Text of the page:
Publication: Philipp Wild et al: Phosphorylation of the Autophagy Receptor Optineurin restricts Salmonella growth, Science 26th May 2011 advanced online publication (Science DOI: 10.1126/science.1205405)

Prof. Ivan Dikic | EurekAlert!
Further information:
http://www.uni-frankfurt.de
http://www.biochem2.de

More articles from Life Sciences:

nachricht The birth of a new protein
20.10.2017 | University of Arizona

nachricht Building New Moss Factories
20.10.2017 | Albert-Ludwigs-Universität Freiburg im Breisgau

All articles from Life Sciences >>>

The most recent press releases about innovation >>>

Die letzten 5 Focus-News des innovations-reports im Überblick:

Im Focus: Neutron star merger directly observed for the first time

University of Maryland researchers contribute to historic detection of gravitational waves and light created by event

On August 17, 2017, at 12:41:04 UTC, scientists made the first direct observation of a merger between two neutron stars--the dense, collapsed cores that remain...

Im Focus: Breaking: the first light from two neutron stars merging

Seven new papers describe the first-ever detection of light from a gravitational wave source. The event, caused by two neutron stars colliding and merging together, was dubbed GW170817 because it sent ripples through space-time that reached Earth on 2017 August 17. Around the world, hundreds of excited astronomers mobilized quickly and were able to observe the event using numerous telescopes, providing a wealth of new data.

Previous detections of gravitational waves have all involved the merger of two black holes, a feat that won the 2017 Nobel Prize in Physics earlier this month....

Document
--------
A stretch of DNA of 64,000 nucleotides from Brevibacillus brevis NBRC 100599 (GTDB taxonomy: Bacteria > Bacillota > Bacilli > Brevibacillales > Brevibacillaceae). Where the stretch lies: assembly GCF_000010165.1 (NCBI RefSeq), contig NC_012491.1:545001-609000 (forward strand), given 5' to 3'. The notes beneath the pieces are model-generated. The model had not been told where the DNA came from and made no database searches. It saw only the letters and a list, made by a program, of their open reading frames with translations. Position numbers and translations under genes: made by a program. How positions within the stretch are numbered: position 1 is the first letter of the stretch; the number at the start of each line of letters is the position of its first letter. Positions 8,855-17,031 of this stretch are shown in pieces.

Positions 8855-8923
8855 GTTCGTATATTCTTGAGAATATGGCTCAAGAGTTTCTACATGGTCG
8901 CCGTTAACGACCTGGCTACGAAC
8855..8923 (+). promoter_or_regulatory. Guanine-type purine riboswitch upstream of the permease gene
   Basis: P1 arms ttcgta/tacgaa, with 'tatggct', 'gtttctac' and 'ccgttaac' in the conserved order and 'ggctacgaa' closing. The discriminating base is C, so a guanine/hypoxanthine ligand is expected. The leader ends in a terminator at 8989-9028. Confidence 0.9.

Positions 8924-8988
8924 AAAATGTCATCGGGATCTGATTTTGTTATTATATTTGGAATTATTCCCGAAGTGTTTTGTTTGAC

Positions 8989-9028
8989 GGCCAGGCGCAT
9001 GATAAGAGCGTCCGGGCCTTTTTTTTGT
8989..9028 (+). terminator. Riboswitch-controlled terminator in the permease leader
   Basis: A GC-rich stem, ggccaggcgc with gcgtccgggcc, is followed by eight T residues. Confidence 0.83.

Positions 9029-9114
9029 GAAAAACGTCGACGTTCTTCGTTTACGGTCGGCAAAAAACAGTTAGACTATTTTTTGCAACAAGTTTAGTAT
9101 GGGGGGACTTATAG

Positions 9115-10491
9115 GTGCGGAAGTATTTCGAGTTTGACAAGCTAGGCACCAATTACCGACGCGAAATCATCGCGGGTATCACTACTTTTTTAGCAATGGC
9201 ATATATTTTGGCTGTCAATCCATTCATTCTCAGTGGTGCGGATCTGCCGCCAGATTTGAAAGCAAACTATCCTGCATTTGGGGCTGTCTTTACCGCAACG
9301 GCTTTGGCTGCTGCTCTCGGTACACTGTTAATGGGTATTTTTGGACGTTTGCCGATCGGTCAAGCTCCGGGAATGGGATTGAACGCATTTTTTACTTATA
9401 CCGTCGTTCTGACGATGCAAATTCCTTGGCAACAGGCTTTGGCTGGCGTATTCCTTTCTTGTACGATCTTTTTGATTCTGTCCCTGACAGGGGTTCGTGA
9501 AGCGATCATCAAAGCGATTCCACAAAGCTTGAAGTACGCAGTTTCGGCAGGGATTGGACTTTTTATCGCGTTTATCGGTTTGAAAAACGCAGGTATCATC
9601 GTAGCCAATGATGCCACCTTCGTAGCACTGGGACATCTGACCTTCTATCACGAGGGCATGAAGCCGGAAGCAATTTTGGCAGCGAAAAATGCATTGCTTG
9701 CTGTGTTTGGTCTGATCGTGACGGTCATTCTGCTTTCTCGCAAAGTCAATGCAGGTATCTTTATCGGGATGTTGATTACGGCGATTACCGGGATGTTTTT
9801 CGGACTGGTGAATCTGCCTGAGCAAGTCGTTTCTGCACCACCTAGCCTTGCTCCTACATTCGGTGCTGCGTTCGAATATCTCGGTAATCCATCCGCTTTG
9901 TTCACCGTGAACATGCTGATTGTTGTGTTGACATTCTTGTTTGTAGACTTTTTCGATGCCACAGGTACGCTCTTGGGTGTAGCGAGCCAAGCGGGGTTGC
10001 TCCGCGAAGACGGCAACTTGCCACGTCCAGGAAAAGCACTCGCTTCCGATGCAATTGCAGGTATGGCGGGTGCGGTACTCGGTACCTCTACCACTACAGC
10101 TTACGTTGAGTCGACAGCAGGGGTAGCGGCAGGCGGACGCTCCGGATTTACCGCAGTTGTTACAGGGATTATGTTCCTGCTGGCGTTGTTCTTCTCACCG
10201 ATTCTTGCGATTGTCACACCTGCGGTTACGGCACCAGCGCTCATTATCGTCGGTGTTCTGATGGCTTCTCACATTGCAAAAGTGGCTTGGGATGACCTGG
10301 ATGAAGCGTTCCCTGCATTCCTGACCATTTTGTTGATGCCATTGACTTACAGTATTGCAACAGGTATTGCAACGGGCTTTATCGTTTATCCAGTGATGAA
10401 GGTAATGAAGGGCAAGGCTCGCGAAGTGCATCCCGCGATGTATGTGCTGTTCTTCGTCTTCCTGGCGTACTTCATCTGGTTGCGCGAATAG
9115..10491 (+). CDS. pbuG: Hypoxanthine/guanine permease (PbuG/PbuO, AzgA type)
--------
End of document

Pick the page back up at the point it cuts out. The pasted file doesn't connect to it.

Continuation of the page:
Im Focus: Smart sensors for efficient processes

Material defects in end products can quickly result in failures in many areas of industry, and have a massive impact on the safe use of their products. This is why, in the field of quality assurance, intelligent, nondestructive sensor systems play a key role. They allow testing components and parts in a rapid and cost-efficient manner without destroying the actual product or changing its surface. Experts from the Fraunhofer IZFP in Saarbrücken will be presenting two exhibits at the Blechexpo in Stuttgart from 7–10 November 2017 that allow fast, reliable, and automated characterization of materials and detection of defects (Hall 5, Booth 5306).

When quality testing uses time-consuming destructive test methods, it can result in enormous costs due to damaging or destroying the products. And given that...

Im Focus: Cold molecules on collision course

Using a new cooling technique MPQ scientists succeed at observing collisions in a dense beam of cold and slow dipolar molecules.

How do chemical reactions proceed at extremely low temperatures? The answer requires the investigation of molecular samples that are cold, dense, and slow at...

Im Focus: Shrinking the proton again!

Scientists from the Max Planck Institute of Quantum Optics, using high precision laser spectroscopy of atomic hydrogen, confirm the surprisingly small value of the proton radius determined from muonic hydrogen.

It was one of the breakthroughs of the year 2010: Laser spectroscopy of muonic hydrogen resulted in a value for the proton charge radius that was significantly...

All Focus news of the innovation-report >>>

Anzeige

Anzeige

Event News

ASEAN Member States discuss the future role of renewable energy

17.10.2017 | Event News

World Health Summit 2017: International experts set the course for the future of Global Health

10.10.2017 | Event News

Climate Engineering Conference 2017 Opens in Berlin

10.10.2017 | Event News

 
Latest News

Terahertz spectroscopy goes nano

20.10.2017 | Information Technology

Strange but true: Turning a material upside down can sometimes make it softer

20.10.2017 | Materials Sciences

NRL clarifies valley polarization for electronic and optoelectronic technologies

20.10.2017 | Interdisciplinary Research

VideoLinks
B2B-VideoLinks
More VideoLinks >>>